Social media can be a big culprit in kickstarting our comparisons. It can be a dark hole of engagements, baby announcements, new homes and new jobs, the list is endless. It is so key to remember that not everything is at it seems online. We see just snippets of people’s actual lives; their highlight reels.

There is absolutely nothing wrong with wanting to develop ourselves, but it does not have to be a competition in the meantime, or an internal battle about who is “better” and who is “worse”.

I’m really interested to hear your thoughts on the topic in the comments below. Thank you for reading!

Until next time,

Emily x


12 thoughts on “Why We Compare Ourselves

  1. Lynn Mejia says:

    This is a great post Emily! I totally agree, I think social media plays such a huge part in negative comparisons. I also feel like it boils down to self esteem and confidence too. There’s only a few people that I have ever compared success to but other than that, I find that I do positive comparison and it motivates me to want to achieve more. Thanks for sharing x


  2. Ruth| Ruthiee loves Glamour says:

    This is such a great post Emily. Comparing ourself to others is something we have all done at one point in our lives. It can be so easy to compare ourself with others but by comparing ourselves with others, we are slowly writing our own death sentence. I believe that everyone’s journey is different and everyone’s destination is different too and that is one good reason why we should never compare ourselves to others. Also, I really love the tips you gave on things we can do instead of comparing ourselves to others. This post came at the right time. This motivation was much needed. Thank you for sharing x!
    Ruth| Ruthiee loves Glamour


    • emilygabriellax says:

      Thank you so much for your lovely comment, Ruth! It’s a deep dark hole that’s so easily to fall down, so I’m glad you liked the tips too!x


  3. Corinne says:

    I love this post. Comparison is good if it inspires you to do better. But it can be dangerous if it’s used to beat yourself up or bag out other people. I believe self-reflection is crucial in learning how to let comparison make you or break you.


    • emilygabriellax says:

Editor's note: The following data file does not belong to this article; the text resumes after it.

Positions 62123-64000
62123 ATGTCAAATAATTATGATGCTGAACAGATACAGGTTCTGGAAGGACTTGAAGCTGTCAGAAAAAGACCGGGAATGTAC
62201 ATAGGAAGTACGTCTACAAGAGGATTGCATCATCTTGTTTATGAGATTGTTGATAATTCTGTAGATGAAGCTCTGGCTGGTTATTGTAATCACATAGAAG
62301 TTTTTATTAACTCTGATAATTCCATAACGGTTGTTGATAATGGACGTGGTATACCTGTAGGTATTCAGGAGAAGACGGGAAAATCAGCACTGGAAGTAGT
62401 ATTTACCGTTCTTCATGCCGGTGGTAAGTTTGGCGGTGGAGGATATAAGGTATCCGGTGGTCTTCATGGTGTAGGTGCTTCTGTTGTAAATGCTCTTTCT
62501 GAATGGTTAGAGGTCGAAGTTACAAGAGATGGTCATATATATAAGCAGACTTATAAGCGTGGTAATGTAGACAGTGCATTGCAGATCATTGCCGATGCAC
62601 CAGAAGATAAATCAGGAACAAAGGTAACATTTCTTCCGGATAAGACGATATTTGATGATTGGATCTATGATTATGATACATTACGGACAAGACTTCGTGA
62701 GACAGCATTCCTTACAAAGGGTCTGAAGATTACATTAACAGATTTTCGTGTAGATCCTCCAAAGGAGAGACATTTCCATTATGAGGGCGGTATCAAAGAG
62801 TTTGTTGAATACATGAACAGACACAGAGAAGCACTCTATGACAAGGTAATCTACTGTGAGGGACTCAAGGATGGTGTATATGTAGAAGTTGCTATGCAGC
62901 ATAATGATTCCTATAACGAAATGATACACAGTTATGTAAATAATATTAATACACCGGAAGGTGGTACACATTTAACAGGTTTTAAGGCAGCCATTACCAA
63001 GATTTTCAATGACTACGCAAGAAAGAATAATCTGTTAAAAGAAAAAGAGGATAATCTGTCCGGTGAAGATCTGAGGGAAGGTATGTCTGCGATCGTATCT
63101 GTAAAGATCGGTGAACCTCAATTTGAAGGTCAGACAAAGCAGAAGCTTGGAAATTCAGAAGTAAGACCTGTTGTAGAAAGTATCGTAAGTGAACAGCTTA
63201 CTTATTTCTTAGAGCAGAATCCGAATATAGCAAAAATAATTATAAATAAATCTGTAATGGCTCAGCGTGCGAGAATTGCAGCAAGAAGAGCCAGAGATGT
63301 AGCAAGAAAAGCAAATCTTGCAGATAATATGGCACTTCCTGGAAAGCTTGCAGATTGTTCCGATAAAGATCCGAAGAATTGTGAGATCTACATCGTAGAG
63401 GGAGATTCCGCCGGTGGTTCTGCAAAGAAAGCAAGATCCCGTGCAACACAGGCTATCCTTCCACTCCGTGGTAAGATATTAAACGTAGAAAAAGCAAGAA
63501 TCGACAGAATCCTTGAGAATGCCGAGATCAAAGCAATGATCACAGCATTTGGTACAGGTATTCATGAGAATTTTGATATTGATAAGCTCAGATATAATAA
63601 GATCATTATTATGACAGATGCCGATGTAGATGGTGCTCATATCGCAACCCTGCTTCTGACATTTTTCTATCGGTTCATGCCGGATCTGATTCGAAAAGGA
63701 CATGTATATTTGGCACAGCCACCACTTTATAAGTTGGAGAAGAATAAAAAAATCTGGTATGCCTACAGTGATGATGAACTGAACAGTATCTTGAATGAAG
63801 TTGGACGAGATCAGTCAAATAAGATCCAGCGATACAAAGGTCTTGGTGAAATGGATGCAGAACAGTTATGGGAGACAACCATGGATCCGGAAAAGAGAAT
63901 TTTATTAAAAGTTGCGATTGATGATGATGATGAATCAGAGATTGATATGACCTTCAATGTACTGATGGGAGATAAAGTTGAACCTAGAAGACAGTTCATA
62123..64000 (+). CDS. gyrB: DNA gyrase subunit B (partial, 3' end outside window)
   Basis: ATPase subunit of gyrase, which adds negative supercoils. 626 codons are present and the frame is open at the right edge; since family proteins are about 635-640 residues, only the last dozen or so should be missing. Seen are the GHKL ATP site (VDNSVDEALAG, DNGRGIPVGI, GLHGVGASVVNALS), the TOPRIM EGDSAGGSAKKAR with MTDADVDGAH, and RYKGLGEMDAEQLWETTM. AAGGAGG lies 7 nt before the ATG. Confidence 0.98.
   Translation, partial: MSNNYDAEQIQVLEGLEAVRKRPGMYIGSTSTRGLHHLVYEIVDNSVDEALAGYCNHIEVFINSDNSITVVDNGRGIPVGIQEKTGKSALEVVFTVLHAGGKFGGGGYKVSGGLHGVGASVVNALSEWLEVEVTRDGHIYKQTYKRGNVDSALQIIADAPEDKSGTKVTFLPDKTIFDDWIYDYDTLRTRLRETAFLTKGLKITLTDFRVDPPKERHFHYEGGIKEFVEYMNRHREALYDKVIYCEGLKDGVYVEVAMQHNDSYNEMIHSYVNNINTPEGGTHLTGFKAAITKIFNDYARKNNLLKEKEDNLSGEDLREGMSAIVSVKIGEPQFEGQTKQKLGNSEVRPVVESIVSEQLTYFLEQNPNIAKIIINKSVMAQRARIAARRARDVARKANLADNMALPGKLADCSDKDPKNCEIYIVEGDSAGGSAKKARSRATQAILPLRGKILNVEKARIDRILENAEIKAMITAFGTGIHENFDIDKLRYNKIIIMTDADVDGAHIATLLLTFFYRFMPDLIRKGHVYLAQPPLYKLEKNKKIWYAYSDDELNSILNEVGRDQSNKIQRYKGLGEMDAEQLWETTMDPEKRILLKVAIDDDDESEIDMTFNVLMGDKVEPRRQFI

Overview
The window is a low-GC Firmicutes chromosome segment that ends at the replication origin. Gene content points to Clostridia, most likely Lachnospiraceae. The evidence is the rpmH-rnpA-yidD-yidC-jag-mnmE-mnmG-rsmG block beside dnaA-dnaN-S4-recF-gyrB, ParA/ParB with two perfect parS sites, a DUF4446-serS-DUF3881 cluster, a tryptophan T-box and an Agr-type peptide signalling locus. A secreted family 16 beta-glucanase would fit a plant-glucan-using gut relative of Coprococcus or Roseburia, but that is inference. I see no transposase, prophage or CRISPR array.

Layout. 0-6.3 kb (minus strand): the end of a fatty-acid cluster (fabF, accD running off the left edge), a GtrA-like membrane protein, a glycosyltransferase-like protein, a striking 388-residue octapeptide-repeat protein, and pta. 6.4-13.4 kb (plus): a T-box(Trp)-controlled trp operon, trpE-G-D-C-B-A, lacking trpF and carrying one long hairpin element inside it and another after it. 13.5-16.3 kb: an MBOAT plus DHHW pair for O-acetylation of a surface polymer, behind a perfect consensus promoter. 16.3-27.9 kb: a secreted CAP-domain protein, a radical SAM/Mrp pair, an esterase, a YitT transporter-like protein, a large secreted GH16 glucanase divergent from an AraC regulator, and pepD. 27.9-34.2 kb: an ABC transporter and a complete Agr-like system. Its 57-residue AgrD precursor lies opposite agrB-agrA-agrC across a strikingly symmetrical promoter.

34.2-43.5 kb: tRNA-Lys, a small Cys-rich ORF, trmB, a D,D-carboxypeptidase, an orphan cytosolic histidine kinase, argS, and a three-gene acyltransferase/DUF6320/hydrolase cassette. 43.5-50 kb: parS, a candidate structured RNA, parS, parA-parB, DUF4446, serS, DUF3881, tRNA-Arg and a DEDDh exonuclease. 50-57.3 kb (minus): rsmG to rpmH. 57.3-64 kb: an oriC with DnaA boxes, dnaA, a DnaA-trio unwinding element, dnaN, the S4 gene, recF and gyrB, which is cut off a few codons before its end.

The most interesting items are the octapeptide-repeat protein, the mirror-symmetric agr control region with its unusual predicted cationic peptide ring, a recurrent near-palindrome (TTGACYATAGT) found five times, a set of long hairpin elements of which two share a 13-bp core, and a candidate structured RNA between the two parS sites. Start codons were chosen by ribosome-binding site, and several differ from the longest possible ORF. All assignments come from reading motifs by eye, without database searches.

I couldn’t agree more. I think taking time to acknowledge all that we’re worth would make us see ourselves in a positive light. Thank you for reading and commenting!


  4. Penny says:

    This is an amazing post Emily. Thank you so much for voicing your opinion about comparison. I think social media causes us to compare ourselves with many filtered lives. Not everyone’s life is 100% perfect and thats alright, we should always keep this in mind! x Penny | whatdidshetype.blogspot.com


    • emilygabriellax says:

      Thank you for your lovely comment, Penny! I am so glad you enjoyed reading. I 100% agree, such an important message to share! Have a great day x


  5. Paige says:

    This is a really interesting post Emily! Personally I found that I used to compare myself constantly to those around me or those who were more successful, until I experienced a revelation one day where I was just like ‘so what?’. These people are achieving wonders and smashing their own goals, but so am I! You have some great tips too, and completely agree that social media and heavily filtered lives play a bit part in the scary realm of comparison too.


    • emilygabriellax says:

      Thank you so much for reading, Paige! It’s really interesting to hear of people’s personal experience with comparison, I think it’s an inevitable part of life in some aspects! I’m glad you had that revelation!


  6. Charlotte says:

    Love the Psychology content within this post – very informative! Comparison is one of the reasons I deactivated my blog IG because it was making me unhappy. You’re right, detoxing from the source works. Since deactivating the account, I’ve felt sooo much better.